The first, regarding charter schools, has been widely publicized in the media but the second, about multi-year office leases for government agencies, has not.
Amendment 1 asks, “Shall the constitution of Georgia be amended to allow state or local approval of public charter schools upon the request of local communities?”
District 54 State Rep. Edward Lindsey, R-Atlanta, is the House majority whip who co-sponsored House Resolution 1162, the bill, which became the charter school amendment. It gives the state the “ability to create a charter school commission to review charter applications from schools who believe their local school district has has treated them unfairly in denying their charter application,” he wrote in an email.
“This amendment is important because the Georgia Supreme Court ruling in the case of Gwinnett School District v. Cox threatens to bar the state from having any kind of meaningful oversight over local school systems in this area,” Lindsey wrote. “While local systems should be primarily responsible for education, no governmental entity should ever have unfettered and unrestrained authority over any governmental action – and especially in the area of education. Checks and balances are critical in a free society.”
Everyone from State Superintendent John Barge to local school systems to teachers’ organizations have given their opinion on the amendment. The Georgia Federation of Teachers opposes it, writing in an email, “It creates a new Atlanta-based government bureaucracy, the new commission will be filled with political appointments and Georgia has more than 200 charter schools and an appeals process that works.”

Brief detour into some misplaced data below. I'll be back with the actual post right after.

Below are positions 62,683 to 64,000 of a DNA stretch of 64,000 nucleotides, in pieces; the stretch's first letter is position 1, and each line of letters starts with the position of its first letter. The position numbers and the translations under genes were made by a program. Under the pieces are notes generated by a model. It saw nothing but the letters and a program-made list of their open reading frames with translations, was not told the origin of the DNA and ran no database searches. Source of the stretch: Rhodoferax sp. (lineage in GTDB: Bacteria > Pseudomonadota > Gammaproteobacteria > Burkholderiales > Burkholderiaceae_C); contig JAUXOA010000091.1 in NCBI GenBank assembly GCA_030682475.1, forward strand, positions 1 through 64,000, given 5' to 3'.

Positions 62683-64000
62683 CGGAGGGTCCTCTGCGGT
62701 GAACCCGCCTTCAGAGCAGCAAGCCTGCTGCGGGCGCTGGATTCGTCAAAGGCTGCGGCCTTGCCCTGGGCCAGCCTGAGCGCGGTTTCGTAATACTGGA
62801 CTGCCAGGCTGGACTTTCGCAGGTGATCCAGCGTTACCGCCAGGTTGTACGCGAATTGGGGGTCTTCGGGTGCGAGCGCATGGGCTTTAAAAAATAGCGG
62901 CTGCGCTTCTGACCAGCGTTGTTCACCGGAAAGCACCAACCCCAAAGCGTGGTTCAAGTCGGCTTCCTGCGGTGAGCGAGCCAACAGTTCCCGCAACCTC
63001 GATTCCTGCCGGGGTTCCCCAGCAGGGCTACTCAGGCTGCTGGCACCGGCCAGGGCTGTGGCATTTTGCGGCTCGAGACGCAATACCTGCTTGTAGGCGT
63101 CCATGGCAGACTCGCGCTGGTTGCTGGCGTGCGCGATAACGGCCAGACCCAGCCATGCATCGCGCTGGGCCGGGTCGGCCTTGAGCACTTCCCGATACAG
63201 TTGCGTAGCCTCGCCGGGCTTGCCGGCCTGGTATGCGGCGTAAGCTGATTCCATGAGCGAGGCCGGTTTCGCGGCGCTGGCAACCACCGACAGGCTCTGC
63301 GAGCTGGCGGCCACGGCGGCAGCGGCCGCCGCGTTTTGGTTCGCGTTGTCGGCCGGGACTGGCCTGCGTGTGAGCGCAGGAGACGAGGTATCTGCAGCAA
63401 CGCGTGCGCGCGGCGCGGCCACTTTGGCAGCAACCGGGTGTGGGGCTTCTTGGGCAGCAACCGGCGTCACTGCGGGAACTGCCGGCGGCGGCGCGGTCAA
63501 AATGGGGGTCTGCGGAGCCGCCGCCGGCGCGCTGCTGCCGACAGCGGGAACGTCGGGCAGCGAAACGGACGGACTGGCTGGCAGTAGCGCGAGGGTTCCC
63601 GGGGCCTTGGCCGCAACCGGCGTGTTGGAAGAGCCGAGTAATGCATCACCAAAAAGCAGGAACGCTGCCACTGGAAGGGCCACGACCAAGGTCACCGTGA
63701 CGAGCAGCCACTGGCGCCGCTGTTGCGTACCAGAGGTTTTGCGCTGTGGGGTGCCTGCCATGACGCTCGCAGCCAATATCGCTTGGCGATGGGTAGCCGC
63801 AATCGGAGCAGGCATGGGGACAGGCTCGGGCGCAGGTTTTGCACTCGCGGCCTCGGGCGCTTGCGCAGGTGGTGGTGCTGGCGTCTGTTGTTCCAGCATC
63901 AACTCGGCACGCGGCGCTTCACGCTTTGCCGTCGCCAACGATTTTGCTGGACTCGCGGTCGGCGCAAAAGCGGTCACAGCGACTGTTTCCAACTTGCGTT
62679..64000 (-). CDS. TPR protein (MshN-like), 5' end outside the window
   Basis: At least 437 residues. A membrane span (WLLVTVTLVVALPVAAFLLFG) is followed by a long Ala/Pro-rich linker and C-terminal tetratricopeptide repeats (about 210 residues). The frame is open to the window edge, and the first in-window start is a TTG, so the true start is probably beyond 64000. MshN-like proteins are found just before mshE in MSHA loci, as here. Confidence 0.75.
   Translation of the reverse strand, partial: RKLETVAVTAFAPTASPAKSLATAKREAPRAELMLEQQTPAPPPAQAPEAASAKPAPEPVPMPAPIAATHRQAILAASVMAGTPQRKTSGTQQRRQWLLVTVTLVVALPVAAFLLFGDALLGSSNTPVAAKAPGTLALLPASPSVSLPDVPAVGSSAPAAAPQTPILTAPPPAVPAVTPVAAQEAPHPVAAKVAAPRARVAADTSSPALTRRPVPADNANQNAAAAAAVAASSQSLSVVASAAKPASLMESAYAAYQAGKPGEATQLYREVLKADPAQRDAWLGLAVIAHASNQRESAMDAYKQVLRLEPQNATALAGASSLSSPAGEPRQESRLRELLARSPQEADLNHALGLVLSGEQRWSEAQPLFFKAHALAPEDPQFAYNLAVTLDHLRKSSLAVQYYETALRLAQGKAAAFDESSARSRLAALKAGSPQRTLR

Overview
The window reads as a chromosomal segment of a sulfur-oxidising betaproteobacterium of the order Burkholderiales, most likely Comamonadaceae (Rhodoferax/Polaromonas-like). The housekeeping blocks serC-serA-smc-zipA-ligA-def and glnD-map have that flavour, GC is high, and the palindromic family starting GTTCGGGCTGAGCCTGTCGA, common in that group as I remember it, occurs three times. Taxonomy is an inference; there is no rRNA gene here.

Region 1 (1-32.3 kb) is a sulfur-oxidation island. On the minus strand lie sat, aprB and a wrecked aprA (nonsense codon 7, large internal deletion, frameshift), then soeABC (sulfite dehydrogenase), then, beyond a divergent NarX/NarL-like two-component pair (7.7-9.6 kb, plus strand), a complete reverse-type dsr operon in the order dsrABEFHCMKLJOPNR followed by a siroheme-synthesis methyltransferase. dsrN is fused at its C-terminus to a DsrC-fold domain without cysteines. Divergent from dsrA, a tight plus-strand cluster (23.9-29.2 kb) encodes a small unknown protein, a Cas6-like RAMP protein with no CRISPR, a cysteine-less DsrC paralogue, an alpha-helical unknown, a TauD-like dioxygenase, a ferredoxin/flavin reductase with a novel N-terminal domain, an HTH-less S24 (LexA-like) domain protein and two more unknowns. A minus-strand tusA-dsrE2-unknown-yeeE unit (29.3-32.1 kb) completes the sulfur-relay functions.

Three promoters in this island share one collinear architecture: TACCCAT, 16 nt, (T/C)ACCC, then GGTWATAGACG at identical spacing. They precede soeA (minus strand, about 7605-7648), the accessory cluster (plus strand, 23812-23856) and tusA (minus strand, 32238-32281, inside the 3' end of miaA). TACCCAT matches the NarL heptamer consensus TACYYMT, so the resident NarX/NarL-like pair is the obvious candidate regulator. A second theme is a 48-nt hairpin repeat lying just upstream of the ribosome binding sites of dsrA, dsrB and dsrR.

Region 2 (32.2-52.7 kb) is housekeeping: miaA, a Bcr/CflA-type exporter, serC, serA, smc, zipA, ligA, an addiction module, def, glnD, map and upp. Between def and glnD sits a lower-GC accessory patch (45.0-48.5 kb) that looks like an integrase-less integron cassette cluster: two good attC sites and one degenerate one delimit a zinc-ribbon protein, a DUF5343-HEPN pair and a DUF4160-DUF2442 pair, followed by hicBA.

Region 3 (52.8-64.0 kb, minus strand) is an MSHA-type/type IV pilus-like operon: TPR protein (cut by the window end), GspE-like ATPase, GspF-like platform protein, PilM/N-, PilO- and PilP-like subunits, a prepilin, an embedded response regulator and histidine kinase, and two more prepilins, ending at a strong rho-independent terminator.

The second amendment states, “Shall the constitution of Georgia be amended so as to provide for a reduction in the state’s operating costs by allowing the General Assembly to authorize certain state agencies to enter into multi-year rental agreements?”
It would give the state the freedom to negotiate multi-year leases on office space, which could save Georgia money. Currently, the state is only allowed to sign one-year leases.
District 19 State Sen. Tommie Williams, R-Lyons, the Senate president pro tempore and a co-sponsor of Senate Resolution 84, the bill that became Amendment 2, did not return email and phone messages at pres time. In a letter to the editor in last week’s Neighbor, Lt. Gov. Casey Cagle, R-Gainesville, talked about the importance of the amendment’s passage.
“The State Properties Commission estimates taxpayers will save $66 million over 10 years, with potential future savings. When we think about government spending, big-ticket items come to mind like education and transportation. But routine items, like leased office space for government workers, add up,” Cagle wrote, adding state agencies spend an average of 10.7 years in leased office space.